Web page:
Turning Point offers advice for those suffering from festive stress

News item posted: 17 March 2017

In the wake of research showing that 65% of adults in England and Wales felt under pressure at Christmas, Turning Point has issued some easy-to-follow tips to help people cope with stress this festive period.

 

Rob McDonald, Turning Point's Director of Operations for Mental Health, explained:

"Although Christmas should be a magical time, research last year showed that 65% of us feel under pressure during the festive period. If not managed properly, stress can lead to depression and anxiety, but a few simple tactics can help.  

"For many people, it can also be useful to speak to a mental health professional, and just one or two sessions can make a difference. And it's important to remember that this doesn't mean you are 'mentally ill'. Most of us get even minor physical ailments checked out by our GP - we should treat our mental health in the same way."

These are Rob's tips for staying in good mental health this Christmas:

Think of yourself
At Christmas, you might feel that friends and family all expect a lot of you, but try to remember that these are people who care about you. If they knew their demands had caused you distress, they would almost certainly reconsider them. It's really important to be honest - if you want to say no, you should say no, and don't be afraid to ask loved ones for help with specific tasks.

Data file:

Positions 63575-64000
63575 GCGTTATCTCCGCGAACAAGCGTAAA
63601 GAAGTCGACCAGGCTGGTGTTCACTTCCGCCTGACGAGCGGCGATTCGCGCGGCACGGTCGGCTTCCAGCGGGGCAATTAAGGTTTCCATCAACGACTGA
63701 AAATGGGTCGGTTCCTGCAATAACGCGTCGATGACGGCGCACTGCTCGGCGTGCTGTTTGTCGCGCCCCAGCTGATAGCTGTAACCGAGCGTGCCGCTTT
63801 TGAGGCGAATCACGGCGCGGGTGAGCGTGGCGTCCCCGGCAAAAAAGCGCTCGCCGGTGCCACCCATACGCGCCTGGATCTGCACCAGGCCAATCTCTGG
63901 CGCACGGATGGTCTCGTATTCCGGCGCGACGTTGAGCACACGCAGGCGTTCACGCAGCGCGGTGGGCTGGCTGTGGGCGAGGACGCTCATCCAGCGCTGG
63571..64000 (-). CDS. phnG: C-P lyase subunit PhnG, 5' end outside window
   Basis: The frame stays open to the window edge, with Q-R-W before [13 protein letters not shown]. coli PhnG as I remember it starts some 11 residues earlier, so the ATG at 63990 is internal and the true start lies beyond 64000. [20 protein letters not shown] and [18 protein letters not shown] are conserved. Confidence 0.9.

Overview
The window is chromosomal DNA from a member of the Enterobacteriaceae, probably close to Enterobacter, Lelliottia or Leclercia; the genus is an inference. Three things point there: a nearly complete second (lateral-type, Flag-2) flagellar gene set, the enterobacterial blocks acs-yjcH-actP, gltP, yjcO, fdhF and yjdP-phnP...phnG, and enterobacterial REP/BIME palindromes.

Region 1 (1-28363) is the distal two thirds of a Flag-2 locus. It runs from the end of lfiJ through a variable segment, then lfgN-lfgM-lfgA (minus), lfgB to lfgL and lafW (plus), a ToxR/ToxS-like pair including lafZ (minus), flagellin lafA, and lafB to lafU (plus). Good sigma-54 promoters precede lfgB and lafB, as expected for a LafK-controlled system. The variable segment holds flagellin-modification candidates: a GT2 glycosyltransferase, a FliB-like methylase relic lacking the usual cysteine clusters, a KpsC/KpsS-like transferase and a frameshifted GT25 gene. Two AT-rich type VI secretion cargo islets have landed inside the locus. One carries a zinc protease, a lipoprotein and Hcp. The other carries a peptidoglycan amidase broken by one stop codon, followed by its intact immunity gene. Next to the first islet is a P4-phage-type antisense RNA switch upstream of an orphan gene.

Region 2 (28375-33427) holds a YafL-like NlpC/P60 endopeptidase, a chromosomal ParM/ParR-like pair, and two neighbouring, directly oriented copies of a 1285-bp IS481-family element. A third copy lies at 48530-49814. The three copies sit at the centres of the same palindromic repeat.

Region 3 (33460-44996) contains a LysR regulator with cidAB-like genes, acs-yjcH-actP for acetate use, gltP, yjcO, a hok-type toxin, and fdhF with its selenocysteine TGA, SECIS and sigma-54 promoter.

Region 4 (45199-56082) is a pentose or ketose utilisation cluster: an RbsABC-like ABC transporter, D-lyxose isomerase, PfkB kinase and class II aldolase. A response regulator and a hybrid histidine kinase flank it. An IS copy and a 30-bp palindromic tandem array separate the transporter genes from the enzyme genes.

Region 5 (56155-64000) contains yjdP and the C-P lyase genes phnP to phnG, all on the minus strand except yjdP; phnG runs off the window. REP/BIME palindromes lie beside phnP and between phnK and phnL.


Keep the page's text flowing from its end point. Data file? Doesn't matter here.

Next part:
Go easy on the drink
While a glass or two can be enjoyable, using alcohol to cope with stress often makes things worse. Alcohol is a depressant, which means it slows your body down, and that includes the chemicals your brain uses to regulate mood. Even once you're sober, this can cause you to feel depressed or anxious about things that would not normally affect you.

Stay active
Exercise can seem daunting when you're full of Christmas dinner but even a brisk walk will release hormones that make you feel calmer and improve your mood. In addition, a little time on your own can be helpful - constant interaction can be difficult, and time away from others will help you feel calmer.

Recently, the NHS has made it easier than ever to speak to a mental health professional, often over the phone. To find out about access to mental health services in your area, contact your local NHS trust.

ENDS